It is also considerably cheaper so any extra return in the shape of used values is higher than before smart repairs existed.
Meanwhile, as the skill of technicians and technology develops, more areas of a vehicle will be smart repairable. Already glass chips can be fixed using resin, rather than replacing the windscreen. And with more dealership buyers using the internet to find ex-fleet vehicles, a good reputation for vendors is increasingly important.
Lynch says: ‘Used car buyers will only buy online if they have confidence in the product and that means sellers must accurately describe their vehicles.’
So, there are benefits galore to fixing up your vehicles before shipping them off. But be warned – Kevin Clarke, operations director of the Fleet Auction Group, says that careful assessment of vehicles is needed to get the best out of smart repair. He says: ‘The key is to make sure, in consultation with the auction firm, that any outlay on smart increases its attractiveness at its first presentation.’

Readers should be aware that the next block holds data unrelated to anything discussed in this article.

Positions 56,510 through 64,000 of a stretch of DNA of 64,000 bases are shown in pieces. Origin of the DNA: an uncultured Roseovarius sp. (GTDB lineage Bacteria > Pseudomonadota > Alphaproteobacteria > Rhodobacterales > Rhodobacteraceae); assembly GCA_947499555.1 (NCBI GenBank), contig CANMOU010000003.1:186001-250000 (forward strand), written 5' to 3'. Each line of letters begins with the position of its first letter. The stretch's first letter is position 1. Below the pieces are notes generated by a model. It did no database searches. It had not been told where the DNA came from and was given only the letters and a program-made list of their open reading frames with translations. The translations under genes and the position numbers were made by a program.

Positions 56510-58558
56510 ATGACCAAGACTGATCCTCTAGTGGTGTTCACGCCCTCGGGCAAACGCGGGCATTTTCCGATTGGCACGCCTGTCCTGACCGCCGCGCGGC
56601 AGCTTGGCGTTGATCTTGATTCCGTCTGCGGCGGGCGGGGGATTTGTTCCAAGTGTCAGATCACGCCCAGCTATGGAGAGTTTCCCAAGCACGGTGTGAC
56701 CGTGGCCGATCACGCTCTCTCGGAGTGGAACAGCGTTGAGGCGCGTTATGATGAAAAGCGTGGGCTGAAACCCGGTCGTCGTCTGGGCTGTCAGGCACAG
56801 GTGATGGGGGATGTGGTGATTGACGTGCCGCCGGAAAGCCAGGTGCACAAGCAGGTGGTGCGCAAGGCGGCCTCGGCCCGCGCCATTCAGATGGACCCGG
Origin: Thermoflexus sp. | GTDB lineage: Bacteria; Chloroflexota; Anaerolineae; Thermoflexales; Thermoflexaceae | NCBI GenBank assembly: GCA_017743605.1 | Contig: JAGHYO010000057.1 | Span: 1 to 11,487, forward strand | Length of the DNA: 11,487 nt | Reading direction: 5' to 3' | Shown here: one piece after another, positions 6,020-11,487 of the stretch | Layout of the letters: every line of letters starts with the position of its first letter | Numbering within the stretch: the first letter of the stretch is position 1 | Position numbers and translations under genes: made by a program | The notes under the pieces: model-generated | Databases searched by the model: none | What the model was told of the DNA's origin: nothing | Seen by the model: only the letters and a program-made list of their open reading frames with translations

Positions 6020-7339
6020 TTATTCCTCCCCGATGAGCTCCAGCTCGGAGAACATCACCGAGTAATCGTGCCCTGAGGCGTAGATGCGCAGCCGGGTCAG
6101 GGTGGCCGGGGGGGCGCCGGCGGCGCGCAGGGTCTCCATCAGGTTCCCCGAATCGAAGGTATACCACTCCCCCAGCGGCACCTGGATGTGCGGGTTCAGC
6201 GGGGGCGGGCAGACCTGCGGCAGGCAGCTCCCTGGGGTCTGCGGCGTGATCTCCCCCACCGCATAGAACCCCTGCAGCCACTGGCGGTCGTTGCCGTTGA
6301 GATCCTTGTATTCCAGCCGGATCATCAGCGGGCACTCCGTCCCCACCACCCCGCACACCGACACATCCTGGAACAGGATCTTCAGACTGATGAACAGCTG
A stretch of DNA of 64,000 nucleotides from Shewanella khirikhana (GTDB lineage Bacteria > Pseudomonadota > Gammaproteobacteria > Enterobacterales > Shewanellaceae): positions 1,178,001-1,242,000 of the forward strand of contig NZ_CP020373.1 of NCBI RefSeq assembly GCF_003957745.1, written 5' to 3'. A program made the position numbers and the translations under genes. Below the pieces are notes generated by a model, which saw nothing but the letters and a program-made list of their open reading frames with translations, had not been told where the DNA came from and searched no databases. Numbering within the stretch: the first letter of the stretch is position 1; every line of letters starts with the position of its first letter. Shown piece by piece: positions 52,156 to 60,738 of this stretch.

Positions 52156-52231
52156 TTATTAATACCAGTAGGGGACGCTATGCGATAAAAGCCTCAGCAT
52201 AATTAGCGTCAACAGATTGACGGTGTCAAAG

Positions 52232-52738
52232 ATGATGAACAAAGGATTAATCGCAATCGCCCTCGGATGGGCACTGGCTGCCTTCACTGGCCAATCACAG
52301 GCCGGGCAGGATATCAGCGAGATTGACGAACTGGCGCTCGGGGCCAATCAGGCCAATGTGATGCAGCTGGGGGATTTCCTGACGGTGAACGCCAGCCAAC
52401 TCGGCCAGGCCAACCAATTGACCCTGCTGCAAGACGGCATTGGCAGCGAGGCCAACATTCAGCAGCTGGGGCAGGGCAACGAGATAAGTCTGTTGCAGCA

Lynch concurs. ‘There is a significant difference between the type of repair that should be carried out on a six-month-old ex-daily rental or vehicle manufacturer car and a typical three-year-old company car.
‘Some companies are over-selling smart repairs and using these modern repair methods wrongly on certain vehicle damage can adversely affect the overall condition of the car.’
With older cars, expert analysis involves a fine judgement of the commercial viability of the extent of repairs. Dealers have certain expectations of a newer car, which must be virtually blemish free, whilst minor blemishes on the bonnet and scratches on other body panels will be acceptable on an older vehicle.